Microconstituents /Trace Chemicals

Biosolids and other organic residuals contain traces of chemicals, sometimes called "microconstituents."  Wastewater, from which biosolids are derived, may contain many natural and synthetic chemicals, some of which are toxic in high enough concentrations.  These chemicals come from natural sources, households, businesses, and street drains. 

Since 2000, there has been growing concern about the potential impacts of traces of synthetic chemicals in the environment. This has been driven by the ability of scientists to measure smaller and smaller amounts - parts per billion, parts per trillion, etc.  Wherever scientists have looked - in surface waters, in soils, in mammals, in the arctic – they have found traces. These traces get into the environment directly from homes and businesses and daily activities.

Are traces of synthetic chemicals in biosolids a concern for the environment?  

NEBRA has long tracked this issue, to continually improve our understanding of the biosolids and residuals products we manage.  So far, researchers have found some impacts of certain trace chemicals - pharmaceuticals, for example – to aquatic organisms living downstream of wastewater treatment facilities. 

But there have been no significant detrimental effects shown from normal biosolids applications to soils in full-scale, field studies using actual biosolids.  This is likely due to the fact that healthy soils are biologically active media that break down and/or sequester trace synthetic chemicals, reducing the potential exposure of biological organisms.

Human exposures and human health risks from microconstituents in biosolids and other residuals are likely lower than the much higher levels experienced in daily use of these chemicals. The fact is, not many people are directly exposed to biosolids. On the other hand, many of the trace chemicals people mention in biosolids are in regular use in homes and businesses; that is where human exposure occurs.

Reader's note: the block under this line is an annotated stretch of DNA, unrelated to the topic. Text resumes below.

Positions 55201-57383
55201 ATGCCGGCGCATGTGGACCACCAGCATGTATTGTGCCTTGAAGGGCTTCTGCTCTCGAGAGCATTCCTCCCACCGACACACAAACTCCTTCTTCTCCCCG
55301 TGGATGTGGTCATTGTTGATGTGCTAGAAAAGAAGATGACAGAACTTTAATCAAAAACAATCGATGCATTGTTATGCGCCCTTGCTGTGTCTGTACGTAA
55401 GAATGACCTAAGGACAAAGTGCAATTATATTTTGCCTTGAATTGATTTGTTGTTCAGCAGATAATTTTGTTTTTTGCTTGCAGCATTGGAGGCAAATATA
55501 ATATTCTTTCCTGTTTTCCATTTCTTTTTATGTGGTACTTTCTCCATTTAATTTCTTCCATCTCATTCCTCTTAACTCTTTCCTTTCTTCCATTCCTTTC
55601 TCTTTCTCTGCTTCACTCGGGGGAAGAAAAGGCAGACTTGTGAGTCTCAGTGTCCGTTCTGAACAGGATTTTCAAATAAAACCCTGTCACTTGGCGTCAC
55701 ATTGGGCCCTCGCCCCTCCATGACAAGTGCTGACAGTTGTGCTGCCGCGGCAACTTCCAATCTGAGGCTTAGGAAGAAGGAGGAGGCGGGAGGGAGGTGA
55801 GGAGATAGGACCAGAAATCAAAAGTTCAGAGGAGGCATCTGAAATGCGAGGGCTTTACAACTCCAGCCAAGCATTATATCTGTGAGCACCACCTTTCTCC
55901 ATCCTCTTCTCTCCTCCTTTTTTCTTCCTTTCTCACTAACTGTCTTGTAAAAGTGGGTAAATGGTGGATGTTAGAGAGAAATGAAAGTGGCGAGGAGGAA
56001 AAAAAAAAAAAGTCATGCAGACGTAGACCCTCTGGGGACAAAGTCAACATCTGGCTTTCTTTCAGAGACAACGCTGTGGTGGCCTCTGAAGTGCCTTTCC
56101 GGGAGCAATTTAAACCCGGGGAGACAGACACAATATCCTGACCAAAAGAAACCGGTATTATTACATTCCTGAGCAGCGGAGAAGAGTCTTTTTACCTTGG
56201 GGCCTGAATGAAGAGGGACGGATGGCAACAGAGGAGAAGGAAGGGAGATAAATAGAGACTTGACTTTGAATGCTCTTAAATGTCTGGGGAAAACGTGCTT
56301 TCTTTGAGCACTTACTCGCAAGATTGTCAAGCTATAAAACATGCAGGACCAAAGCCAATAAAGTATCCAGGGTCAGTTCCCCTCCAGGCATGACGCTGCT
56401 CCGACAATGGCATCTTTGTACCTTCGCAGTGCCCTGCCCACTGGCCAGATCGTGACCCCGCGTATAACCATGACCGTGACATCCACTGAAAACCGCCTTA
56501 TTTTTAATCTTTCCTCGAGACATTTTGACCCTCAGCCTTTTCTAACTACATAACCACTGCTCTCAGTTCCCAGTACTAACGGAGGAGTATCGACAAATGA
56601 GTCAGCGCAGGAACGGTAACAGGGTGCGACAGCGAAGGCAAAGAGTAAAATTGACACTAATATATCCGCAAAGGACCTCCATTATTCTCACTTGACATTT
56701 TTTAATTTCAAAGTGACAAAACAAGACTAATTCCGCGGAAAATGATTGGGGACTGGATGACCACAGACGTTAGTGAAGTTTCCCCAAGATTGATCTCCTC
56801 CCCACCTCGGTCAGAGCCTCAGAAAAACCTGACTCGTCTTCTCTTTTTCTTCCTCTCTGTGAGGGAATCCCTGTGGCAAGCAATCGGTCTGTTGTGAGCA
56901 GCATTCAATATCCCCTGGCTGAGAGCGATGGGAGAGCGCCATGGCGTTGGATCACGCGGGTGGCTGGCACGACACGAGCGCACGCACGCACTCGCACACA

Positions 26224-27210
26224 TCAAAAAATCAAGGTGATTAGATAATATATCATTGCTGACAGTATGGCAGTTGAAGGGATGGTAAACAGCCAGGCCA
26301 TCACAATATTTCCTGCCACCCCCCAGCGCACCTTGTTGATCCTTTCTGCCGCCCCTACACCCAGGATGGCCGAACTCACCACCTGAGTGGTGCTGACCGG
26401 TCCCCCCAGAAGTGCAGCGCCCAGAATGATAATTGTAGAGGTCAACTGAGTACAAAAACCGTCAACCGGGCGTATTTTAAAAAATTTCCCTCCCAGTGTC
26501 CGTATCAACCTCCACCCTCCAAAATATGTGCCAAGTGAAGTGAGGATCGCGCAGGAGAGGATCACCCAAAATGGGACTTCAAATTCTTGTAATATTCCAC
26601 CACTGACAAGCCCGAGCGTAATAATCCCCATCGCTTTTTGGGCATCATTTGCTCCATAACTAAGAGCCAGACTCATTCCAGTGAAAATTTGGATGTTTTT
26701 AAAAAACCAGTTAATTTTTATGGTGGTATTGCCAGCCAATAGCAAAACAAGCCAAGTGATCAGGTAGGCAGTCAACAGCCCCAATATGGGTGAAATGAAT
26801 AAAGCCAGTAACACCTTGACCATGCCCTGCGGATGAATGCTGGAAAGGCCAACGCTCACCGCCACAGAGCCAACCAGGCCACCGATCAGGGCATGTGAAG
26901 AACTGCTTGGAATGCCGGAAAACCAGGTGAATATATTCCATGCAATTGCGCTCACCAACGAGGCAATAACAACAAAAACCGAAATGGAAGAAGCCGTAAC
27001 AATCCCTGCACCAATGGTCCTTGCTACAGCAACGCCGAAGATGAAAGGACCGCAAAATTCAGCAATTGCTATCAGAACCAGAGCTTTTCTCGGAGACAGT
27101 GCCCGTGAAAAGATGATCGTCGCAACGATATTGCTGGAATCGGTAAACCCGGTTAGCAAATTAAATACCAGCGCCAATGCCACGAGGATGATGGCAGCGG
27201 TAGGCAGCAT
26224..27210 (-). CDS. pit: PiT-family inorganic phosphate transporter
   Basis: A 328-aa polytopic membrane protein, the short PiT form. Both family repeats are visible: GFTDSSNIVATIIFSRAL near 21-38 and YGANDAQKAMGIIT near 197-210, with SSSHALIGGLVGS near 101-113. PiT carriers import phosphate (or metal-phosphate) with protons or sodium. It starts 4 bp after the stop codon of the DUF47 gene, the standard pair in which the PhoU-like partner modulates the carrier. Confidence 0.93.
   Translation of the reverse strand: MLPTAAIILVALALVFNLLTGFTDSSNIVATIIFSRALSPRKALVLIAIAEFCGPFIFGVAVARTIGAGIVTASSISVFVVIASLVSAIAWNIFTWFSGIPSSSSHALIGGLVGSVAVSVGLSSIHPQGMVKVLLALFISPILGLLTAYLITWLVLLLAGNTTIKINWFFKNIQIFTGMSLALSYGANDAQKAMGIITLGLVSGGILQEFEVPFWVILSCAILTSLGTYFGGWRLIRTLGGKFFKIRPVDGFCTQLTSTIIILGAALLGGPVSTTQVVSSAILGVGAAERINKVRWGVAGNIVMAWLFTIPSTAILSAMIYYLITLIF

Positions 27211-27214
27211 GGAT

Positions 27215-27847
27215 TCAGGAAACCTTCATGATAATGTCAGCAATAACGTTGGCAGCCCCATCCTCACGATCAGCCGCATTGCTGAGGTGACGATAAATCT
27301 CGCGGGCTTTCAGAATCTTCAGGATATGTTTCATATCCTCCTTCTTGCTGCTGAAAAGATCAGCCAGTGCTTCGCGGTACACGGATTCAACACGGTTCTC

The potential risks from microconstituents in biosolids to soil biota and other environmental receptors have not been studied as much, but also appear to be low.  And it makes sense for research to continue.

In the meantime, it is worth noting that soils, biosolids, and the treatments biosolids go through are effective at reducing concentrations of most microconstituents.  Biosolids recycling to soils can be a solution in dealing with such chemicals, helping remove them from aquatic systems and destroying or sequestering them, as noted in this 2014 presentation, which provides advice on what biosolids managers can do to mitigate potential concerns, even as scientific understanding continues to improve.

Leading research scientists continue to discuss this topic....

See...

The NEBRA office has additional information, references, and referrals.

Microconstituents include chemicals in pharmaceuticals & personal care products (PPCPs).

Microconstituents include chemicals in pharmaceuticals & personal care products (PPCPs).

You can help protect biosolids quality. Toilets & drains are not trash cans. Learn more...

You can help protect biosolids quality. Toilets & drains are not trash cans. Learn more...

One way to assess impacts of the mixture of chemicals that are biosolids & residuals is with bioassays.  Learn more... (photo courtesy of Puddephat/ McCarthy, Ryerson Univ.)

One way to assess impacts of the mixture of chemicals that are biosolids & residuals is with bioassaysLearn more... (photo courtesy of Puddephat/ McCarthy, Ryerson Univ.)